- The race to replace Ben Bernanke as Fed chief when his term runs up at the end of the year looks increasing to be down to current Fed governor Janet Yellen and former Clinton administration Treasury Secretary Larry Summers. This revelation comes as a surprise as Yellen has been regarded as the front runner for the position and Summers isn’t very well liked in Washington D.C. circles.
- U.S Bankruptcy Judge Steven Rhodes held hearings this week regarding whether to allow the Detroit bankruptcy to proceed amid lawsuits filed by workers, unions and pension funds seeking to halt proceedings in order to protect obligations they have been promised. Judge Rhodes ruled that the city at large would suffer irreparable harm if its bankruptcy were to be delayed and struck down the lawsuits. Bankruptcy proceedings will now move forward in federal court without getting slowed down by law suits filed in state court.
- Stock markets were flat this week as the S&P 500 Index was unchanged, closing at 1692. The Dow Jones Industrial Average was up 0.1% to close at 15,559. The S&P and the Dow respectively are up 18.61% and 18.73% year to date.
- Treasury yields rose a bit this week with the 5 year and 10 year treasury finishing at 1.37% and 2.57% respectively. Interest rates continue to be quite volatile and are swinging on nearly every comment about the Fed tapering their asset purchases.
- The spot price of WTI Crude Oil fell this week by 3.0%, ending a nearly month long rally, and closed at $104.68 per barrel. Year to date, oil is up 11.7%.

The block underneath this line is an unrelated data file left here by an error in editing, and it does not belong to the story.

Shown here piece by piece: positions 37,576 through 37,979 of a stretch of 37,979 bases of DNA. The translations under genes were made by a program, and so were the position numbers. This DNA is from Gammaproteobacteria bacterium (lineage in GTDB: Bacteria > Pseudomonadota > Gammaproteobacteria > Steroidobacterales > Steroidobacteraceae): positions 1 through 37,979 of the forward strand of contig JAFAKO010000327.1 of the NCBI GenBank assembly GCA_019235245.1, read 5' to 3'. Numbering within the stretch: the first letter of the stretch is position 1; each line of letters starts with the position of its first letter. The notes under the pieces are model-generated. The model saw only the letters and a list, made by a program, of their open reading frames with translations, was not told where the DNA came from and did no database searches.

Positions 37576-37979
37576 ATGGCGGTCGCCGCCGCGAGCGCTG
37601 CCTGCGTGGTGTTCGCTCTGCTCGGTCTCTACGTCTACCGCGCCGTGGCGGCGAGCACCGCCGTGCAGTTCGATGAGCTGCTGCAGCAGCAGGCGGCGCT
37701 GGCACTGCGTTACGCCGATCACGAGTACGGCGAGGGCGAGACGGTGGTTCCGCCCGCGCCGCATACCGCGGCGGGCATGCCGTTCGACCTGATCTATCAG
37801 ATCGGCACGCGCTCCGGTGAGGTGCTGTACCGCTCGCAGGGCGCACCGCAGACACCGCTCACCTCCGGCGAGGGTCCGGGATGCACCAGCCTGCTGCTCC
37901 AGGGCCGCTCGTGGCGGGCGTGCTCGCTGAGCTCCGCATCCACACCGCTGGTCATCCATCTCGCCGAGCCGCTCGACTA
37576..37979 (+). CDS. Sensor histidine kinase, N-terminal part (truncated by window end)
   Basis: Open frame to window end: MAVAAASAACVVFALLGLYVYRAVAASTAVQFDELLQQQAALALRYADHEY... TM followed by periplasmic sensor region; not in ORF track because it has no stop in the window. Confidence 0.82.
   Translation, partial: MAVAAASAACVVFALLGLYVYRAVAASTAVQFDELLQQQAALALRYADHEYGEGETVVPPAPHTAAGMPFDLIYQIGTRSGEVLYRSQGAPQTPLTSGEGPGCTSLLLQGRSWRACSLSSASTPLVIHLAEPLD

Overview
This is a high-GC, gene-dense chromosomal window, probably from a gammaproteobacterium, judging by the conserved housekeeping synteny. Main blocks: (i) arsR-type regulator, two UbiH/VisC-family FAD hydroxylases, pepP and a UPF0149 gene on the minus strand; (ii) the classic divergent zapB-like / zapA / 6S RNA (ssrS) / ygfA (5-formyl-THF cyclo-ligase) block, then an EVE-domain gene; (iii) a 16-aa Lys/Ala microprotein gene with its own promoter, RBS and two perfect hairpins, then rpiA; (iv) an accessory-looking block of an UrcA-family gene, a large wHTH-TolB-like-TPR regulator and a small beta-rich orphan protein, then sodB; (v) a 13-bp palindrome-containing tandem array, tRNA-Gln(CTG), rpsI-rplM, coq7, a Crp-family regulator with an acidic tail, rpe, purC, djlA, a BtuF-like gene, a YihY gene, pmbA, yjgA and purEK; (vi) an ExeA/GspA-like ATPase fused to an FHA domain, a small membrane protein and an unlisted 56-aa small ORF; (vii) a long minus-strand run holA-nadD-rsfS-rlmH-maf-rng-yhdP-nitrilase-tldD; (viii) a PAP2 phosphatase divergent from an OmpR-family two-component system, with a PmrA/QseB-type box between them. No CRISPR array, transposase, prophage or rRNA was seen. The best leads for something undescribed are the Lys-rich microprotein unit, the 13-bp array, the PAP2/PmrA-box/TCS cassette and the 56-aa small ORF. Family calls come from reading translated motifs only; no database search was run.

- The spot price of Gold continued to recover this week, rising by 2.9% and closing at $1,333.18/ounce. Despite the gains, gold is still down 20.4% this year.
- Weekly Initial Jobless Claims rose this week, increasing by 9,000 and came in at 343,000 vs. expectations of 340,000. However, the Labor Department continues to note that seasonality factors may have distorted the data. The 4-week moving average of jobless claims moved down to 345,000.
- Second quarter earnings announcements continued this week with a large amount of companies reporting. With 265 of the S&P 500 firms having reported, 69% have exceeded earnings estimates with financial stocks boasting the biggest beats. Top line revenue numbers have been somewhat subpar as many industries are struggling to boost sales amid sluggish demand.
- Over 306,000 of the 1.2 million delinquent homeowners who have received loan modifications under the Home Affordable Modification Program (HAMP) since it was introduced in 2009 have re-defaulted. An audit of the program showed that the cost to the taxpayer has been $815 million.
Fact of the Week
- According to the Federal Reserve Bank of New York, 33% of all the outstanding student loans nationwide are held by Americans 40 years of age or older.
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